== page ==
I played at church Sunday morning, and call time is 7:45am.
We play through Avioms for stage monitors, and they come with a headphone jack. I had a pair of Shures on-loan from the church, and they had been sounding worse and worse, to the point that, on the practice for this week's practice, I finally gave up on them. I brought my work headphones home precisely so I could use them for service. And somewhere between home and church, they broke somehow. I was able to use the worship-leader's pair, as he was using someone else's loaner higher-end Shures, but when I found out, I almost cried.
Because I slept well from 10pm to 2am, then woke up, and because of a headache that could've been illness, could've been caffeine withdrawal, or any humber of other things, I could not sleep for more than a half-hour after that. So, I was coming into this situation tired and with a headache. In fact, between the headache, the sleeplessness and the snow, I was considering calling in sick.
In general, when given a choice between playing a lead part and playing big chords that fill the sound, I'm asked to play big chords, and through the many years of playing, I have come very able to play the rhythm parts to songs I don't know, just by reading the charts. I find it improvisational and fun. But, I found at practice, he wanted me to play the lead parts. Which I did not know.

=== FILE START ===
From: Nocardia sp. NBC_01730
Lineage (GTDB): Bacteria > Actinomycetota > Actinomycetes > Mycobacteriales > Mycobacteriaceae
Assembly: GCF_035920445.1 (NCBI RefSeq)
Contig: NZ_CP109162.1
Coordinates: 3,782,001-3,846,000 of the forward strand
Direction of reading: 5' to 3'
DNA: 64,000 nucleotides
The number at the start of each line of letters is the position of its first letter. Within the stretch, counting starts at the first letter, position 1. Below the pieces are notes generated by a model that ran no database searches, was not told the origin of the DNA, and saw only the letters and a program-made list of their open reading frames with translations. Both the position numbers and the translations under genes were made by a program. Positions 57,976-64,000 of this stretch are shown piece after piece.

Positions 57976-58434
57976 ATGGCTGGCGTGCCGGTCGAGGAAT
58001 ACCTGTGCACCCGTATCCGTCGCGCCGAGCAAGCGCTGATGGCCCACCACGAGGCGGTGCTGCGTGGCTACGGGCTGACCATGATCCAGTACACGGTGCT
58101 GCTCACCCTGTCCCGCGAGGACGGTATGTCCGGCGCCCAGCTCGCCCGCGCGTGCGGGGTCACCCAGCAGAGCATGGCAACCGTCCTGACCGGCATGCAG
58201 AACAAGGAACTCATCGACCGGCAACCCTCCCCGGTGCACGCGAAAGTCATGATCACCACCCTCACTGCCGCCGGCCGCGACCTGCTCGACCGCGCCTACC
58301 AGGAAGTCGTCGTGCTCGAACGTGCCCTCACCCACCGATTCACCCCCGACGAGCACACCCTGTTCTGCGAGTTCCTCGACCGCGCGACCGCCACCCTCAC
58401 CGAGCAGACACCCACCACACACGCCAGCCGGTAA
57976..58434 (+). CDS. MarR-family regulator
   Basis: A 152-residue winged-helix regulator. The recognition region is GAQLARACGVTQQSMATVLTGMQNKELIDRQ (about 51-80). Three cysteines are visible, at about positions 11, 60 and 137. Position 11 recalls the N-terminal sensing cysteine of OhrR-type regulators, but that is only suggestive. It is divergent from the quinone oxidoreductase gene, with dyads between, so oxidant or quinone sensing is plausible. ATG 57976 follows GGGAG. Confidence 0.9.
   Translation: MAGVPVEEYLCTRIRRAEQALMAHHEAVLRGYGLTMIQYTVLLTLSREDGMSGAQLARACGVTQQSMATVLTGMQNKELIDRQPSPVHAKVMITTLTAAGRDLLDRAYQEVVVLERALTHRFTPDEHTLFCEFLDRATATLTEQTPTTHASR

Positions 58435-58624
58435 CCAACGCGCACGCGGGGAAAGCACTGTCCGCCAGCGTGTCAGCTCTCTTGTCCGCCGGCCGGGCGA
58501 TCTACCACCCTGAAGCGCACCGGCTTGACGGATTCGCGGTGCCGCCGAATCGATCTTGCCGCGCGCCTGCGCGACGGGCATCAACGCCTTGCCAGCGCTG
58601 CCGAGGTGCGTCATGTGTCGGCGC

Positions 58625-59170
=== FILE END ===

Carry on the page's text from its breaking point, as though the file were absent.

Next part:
Practice was Thursday, and so was the funeral of the drummer's family member, and practice without the drummer makes everything suck.
The final two pieces are the first two songs. The first song has an unaccompanied guitar lead-in, and the second song is in a slower tempo, but the worship leader wanted them to segue, so the first song was given a slower tempo to match. I learned the lead-in on Friday, but I learned it at standard tempo, not the slower tempo. And even if I had it down on Thursday, I couldn't have practiced it slowly with the drummer, because the drummer was not there.
So, we never were able to have that intended intro come off as planned. I was too tired to adjust the timing. I was unprepared coming in to play that lead lick that slow. Broken gear and exhaustion pushed me off my game. (I had my walking-around headphones, which, having a third channel for the mic, did not it well in the jack, but it could've worked too. Remember, kids: Two is one, one is none.) There were other leads, and I handled them well, but the beginning is the one I judge that morning by, and by that, I judge that I came in and stunk up the place.
Give me a chord progression and a tempo, I can find something cool to do with it. Give me a strong composed lead and change the tempo from the recorded version and I fall down, it seems. And knowing how you suck is the first step to stop sucking like that.